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I would really like to know what Božo Šare, the owner of Bota Šare, would have answered me fifteen years ago if I had suggested that he should start preparing sushi. He would have probably told me I was crazy and that I should pay more attention to the fish and the shrimps from Neretva, which his wife Tanja had just brought to the table we were sitting at. Alternatively, he would have looked at me slyly and, in order not to offend me, told me that it would be something worth considering. Be that as it may, neither did the thought occur to me, nor could I imagine the future development of his culinary brand while I was dining in his restaurant in Mali Ston. The only thing I was sure of was that Božo and Tanja should not worry about their future. They have six children, all of whom have been helping out in the restaurant since they were little kids, so surely some of them will continue what their parents started. And they started a lot of different things, since these were the years when they started to expand, and they opened, in addition to Bota Šare in Mali Ston, restaurants in Split, at Bačvice, and in Zagreb, the first one in Nova Ves, which was later moved to Zvonimirova Street. All of them preserved the distinct culinary traditions of the Šare family, known for the best oysters in the world, highest quality fish and crabs, Ston risottos, excellent meat, and home-grown vegetables, prepared using the local way of cooking, typical for Mali Ston.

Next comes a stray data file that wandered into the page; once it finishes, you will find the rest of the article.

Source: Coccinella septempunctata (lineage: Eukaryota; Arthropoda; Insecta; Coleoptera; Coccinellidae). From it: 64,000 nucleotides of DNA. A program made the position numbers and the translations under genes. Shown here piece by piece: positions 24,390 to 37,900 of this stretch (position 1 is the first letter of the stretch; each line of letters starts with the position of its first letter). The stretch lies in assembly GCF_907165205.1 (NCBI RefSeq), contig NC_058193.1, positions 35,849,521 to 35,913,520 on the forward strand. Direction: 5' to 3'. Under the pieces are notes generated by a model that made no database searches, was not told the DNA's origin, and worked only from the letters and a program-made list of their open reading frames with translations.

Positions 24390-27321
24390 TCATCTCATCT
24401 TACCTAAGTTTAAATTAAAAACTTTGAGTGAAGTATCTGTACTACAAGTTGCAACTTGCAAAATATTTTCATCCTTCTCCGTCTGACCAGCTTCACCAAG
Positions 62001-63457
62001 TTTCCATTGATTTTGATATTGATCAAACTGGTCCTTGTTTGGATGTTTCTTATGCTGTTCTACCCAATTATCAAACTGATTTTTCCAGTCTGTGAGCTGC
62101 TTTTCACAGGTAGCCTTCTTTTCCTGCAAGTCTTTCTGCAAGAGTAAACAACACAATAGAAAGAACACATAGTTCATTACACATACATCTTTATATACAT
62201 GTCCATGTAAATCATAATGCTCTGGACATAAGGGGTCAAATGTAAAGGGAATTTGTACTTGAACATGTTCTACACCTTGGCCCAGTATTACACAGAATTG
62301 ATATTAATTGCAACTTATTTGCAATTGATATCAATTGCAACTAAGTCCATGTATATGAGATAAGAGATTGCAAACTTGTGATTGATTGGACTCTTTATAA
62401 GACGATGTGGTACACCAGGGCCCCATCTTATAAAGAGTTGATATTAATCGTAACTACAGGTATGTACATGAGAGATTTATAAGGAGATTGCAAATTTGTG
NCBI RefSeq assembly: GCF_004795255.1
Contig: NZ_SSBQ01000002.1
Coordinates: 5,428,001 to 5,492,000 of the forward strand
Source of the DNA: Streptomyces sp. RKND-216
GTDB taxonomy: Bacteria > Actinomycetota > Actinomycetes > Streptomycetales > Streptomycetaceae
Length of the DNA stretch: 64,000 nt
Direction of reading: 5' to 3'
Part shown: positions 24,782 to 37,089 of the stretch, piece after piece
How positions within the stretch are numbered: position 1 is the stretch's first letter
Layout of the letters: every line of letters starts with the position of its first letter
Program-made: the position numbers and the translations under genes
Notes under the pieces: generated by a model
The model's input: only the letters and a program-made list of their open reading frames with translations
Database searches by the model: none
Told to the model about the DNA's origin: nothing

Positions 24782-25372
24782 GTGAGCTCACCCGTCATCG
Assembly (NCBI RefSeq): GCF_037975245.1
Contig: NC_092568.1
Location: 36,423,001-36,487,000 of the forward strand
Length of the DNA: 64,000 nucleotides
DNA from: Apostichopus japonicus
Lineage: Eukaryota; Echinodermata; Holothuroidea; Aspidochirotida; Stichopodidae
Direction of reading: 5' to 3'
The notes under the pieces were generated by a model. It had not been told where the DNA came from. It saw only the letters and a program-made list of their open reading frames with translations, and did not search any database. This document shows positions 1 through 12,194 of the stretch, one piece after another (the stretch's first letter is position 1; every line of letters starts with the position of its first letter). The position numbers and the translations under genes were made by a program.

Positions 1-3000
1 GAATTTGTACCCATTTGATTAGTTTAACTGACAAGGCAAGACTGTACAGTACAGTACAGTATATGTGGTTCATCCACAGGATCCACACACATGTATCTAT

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And then, all of a sudden, around five years ago I received the news that Šare was opening the Oyster and Sushi Bar in Dubrovnik. I knew that Božo did not lack entrepreneurial spirit, but I somehow assumed that somebody else was behind this project. I soon found out that the protagonists of this story were members of the new generation of Šare family, now all grown up. Since at that time they owned three different restaurants in three different places, their eldest son Pero, joined by Zrinka, Antonela and Tomislav, slowly took over the management of some of them, and with young people came fresh ideas. The leader of the group was Pero, who travelled to many parts of the world, which made him start thinking about an idea which might have seemed heretic at first – sushi. He tried the original Japanese, Californian and European versions, and with more and more tasting and thinking, came to the conclusion that he should make this great dish Dalmatian and associate it with the best ingredients the Adriatic had to offer, which were already at hand. The oysters from Mali Ston (Ostrea edulis) belong to a species that managed to survive in only three locations in the world – in small quantities in France, in Istria and in the bay of Mali Ston. Due to the mixing of fresh and salt water, the Neretva River’s confluence with the sea, the Trebišnjica’s spring in Bistrina, and the strong currents, there are around a hundred different species of plankton in the bay, much more than is usual in the Adriatic, which gives the oysters a unique and enchanting taste. There is also the fish from this part of the Adriatic – tuna fish that Pero catches himself, common dentex, greater amberjack, grey mullet – which again has a special taste due to more minerals and plankton in the sea, and a higher salinity level. He also has access to the salt from Mali Ston and the vegetables from his own back yard. Realizing that the ingredients that he had at hand were actually of a higher quality than the ones the Japanese had, Pero concluded that using the Japanese way of preparing raw seafood delicacies would be a great idea.

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